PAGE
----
Barjeel Art Foundation exhibits more than 30 new acquisitions in Sharjah

The works are on view as part of an ongoing exhibition at the Sharjah Art Museum

An untitled work by Djamila Bent Mohamed, c. late 1970s. Courtesy Barjeel Art Foundation, Sharjah
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Barjeel Art Foundation in Sharjah has added 30 recently acquired artworks to its ongoing exhibition, Memory Sews Together Events That Hadn’t Previously Met, at the Sharjah Art Museum. The pieces are among the 50 acquisitions made by the foundation over the course of 2020.

The new additions include an untitled work by Algerian artist Djamila Bent Mohamed, which features four female subjects with painted faces – blue eyelids and rouge lips – seemingly in discussion. Created in the 1970s, the work has recently been restored at the foundation.

Bent Mohamed had a revolutionary past. Born in 1933, she fought in the Algerian War of Independence, which began in the mid-1950s, and was imprisoned and tortured by the colonial French army. She went on to study art in Paris after the revolution, before returning to teach in Oran.

Another acquisition features a woman in a different setting and mood. Iraqi artist Widad Orfali’s 1963 work Woman shows a bereft female figure, rendered in angular forms, with her hands clasping her head. The figure of a man stands above her.

Orfali was born in Baghdad in 1929. After studying in Lebanon, she travelled the Arab world and Europe. In the 1960s, she exhibited her work in cities such as Bonn and Washington, DC.

Also new to the Barjeel collection is Hakim Al Akel’s The Symbolic History of Arab Joy (Arabia Felix), a work from 1994. It is the first by Al Akel obtained by the foundation, which now presents his pieces alongside fellow Yemeni artists Fouad Al Futaih and Amna Al-Nasiri. They are the first Yemeni artists from the foundation's collection to be displayed at the Sharjah Art Museum.

“Al Akel's work is particularly significant for the collection, as it presents a detailed visual account of Arab history through four eras – starting from BC, to pre-Islamic, Islamic, and the contemporary era,” says Sultan Al Qassemi, founder of the Barjeel Art Foundation, about the importance of the latest acquisition. The piece was Al Akel’s university graduation project from the Surikov Art Institute in Moscow, where he specialised in murals and completed his studies in 1997.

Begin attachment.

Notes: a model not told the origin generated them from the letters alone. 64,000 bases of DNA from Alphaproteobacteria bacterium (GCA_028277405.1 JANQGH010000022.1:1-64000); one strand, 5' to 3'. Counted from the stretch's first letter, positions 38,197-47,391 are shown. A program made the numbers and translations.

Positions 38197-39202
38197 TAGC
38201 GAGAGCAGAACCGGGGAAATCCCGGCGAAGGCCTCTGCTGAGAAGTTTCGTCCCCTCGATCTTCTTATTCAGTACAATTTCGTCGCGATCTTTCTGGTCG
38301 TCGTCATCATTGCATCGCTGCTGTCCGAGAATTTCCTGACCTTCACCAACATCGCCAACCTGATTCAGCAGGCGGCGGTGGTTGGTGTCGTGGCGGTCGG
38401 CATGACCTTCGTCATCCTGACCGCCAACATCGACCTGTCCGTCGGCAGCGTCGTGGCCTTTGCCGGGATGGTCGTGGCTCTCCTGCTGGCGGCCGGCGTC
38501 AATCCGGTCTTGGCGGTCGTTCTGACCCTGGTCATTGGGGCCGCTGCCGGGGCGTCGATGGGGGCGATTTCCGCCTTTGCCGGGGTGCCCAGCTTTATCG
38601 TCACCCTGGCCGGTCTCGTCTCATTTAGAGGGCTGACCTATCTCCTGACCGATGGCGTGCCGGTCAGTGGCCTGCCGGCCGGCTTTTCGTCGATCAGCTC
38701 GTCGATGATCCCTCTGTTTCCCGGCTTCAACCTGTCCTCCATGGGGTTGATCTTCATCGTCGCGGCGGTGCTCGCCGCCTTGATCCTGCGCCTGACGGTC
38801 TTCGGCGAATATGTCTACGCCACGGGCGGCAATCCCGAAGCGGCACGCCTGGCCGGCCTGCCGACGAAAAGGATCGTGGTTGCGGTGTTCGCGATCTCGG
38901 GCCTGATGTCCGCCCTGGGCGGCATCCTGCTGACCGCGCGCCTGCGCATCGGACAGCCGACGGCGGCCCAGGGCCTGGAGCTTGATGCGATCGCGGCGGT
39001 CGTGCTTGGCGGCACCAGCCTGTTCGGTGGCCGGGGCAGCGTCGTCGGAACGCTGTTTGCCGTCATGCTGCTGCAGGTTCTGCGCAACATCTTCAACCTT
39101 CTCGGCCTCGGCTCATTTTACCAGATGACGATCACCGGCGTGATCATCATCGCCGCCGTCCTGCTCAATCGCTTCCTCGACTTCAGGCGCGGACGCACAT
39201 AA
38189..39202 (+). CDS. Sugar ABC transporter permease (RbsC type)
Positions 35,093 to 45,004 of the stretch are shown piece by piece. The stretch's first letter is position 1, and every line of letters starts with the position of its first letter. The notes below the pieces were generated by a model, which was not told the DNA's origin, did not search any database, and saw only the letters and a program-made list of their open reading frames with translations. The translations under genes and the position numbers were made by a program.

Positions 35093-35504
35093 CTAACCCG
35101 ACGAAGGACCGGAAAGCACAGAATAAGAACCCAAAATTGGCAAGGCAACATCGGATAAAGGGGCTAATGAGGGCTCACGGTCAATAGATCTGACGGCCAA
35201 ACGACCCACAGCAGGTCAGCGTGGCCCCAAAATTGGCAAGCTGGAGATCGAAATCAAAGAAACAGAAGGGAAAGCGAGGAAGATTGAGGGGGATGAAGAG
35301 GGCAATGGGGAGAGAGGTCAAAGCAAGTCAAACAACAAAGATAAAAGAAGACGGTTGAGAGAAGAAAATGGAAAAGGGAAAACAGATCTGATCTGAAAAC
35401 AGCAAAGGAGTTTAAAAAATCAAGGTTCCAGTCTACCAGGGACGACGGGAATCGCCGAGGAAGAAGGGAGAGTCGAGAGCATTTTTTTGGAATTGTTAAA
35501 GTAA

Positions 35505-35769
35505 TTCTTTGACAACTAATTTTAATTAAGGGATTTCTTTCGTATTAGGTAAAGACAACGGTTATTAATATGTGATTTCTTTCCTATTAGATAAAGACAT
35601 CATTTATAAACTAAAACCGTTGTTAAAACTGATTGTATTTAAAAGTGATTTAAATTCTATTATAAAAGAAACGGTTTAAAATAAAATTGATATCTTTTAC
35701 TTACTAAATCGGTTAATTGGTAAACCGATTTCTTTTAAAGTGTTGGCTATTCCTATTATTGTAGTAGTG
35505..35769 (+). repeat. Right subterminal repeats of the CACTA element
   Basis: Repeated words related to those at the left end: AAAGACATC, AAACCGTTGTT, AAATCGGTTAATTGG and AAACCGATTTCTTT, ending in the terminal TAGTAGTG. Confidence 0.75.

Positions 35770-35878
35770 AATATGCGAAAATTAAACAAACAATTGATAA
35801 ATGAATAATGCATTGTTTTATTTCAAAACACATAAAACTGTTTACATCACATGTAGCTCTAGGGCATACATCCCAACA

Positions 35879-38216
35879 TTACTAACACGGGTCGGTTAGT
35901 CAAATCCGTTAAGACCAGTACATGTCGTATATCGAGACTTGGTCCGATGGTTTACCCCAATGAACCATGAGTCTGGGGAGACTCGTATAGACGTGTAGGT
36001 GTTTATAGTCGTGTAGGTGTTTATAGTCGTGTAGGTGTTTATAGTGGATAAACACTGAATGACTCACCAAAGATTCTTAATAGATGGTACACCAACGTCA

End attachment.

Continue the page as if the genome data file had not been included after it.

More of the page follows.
Al Qassemi, along with his team at the foundation, selects the works for the collection in a variety of ways, purchasing through galleries, auctions or directly from the artist.

In the case of Beirut-born Nadia Saikali’s painting, for example, he decided to acquire her work after visiting her studio. “In the fall of 2020, I visited Lebanese artist Nadia Saikali in her beautiful studio in Montmartre, Paris, where I was struck by her work,” he says.

“Nadia, who practised ballet as a young woman, told me, ‘Abstraction is like dancing on the canvas.’ We then went on to acquire two of her works from auction, as well as one from a gallery in France."

Currently, the foundation has dedicated a room at the Sharjah Art Museum for Saikali’s work.

Another highlight is a 1961 piece by Palestinian artist Abed Abdi titled Refugees, a muted painting of displaced figures trekking across a grey landscape. Abdi, who was born in Haifa, also works in graphic design and sculpture, though he is most known for his depictions of the Palestinian occupation.

In 1962, Abdi exhibited his work in Tel Aviv, making him the first Palestinian artist to showcase his work in the 1948 territories. Two years later, in 1964, he travelled to Germany to study at the Academy of Fine Arts in Dresden.

Barjeel’s latest list of acquisitions also includes works by Fatma Arargi, Suad Al-Attar, Afifa Aleiby, Nasir Chaura, Adham Ismail, Mahmoud Daadouch, Hussein Shariffe, Zaha Hadid, Fouad Al Foutaih, Amna Al-Nasiri, Nabil Kanso, Fateh Moudarres, Choukri Mesli and Mohamed Kacimi

The exhibition Memory Sews Together Events That Hadn’t Previously Met looks at the sociopolitical events of the 20th century through the eyes and artworks of Arab artists. The foundation calls it a “gender-balanced” exhibition, which continues Al Qassemi’s pledge to build a collection that was equally representative of male and female artists.

The show includes more than 130 works by artists from the Arab world, as well as countries in North Africa and West Asia. It will run at the Sharjah Art Museum until 2023, with new displays introduced regularly.

Updated: July 11, 2021, 10:47 AM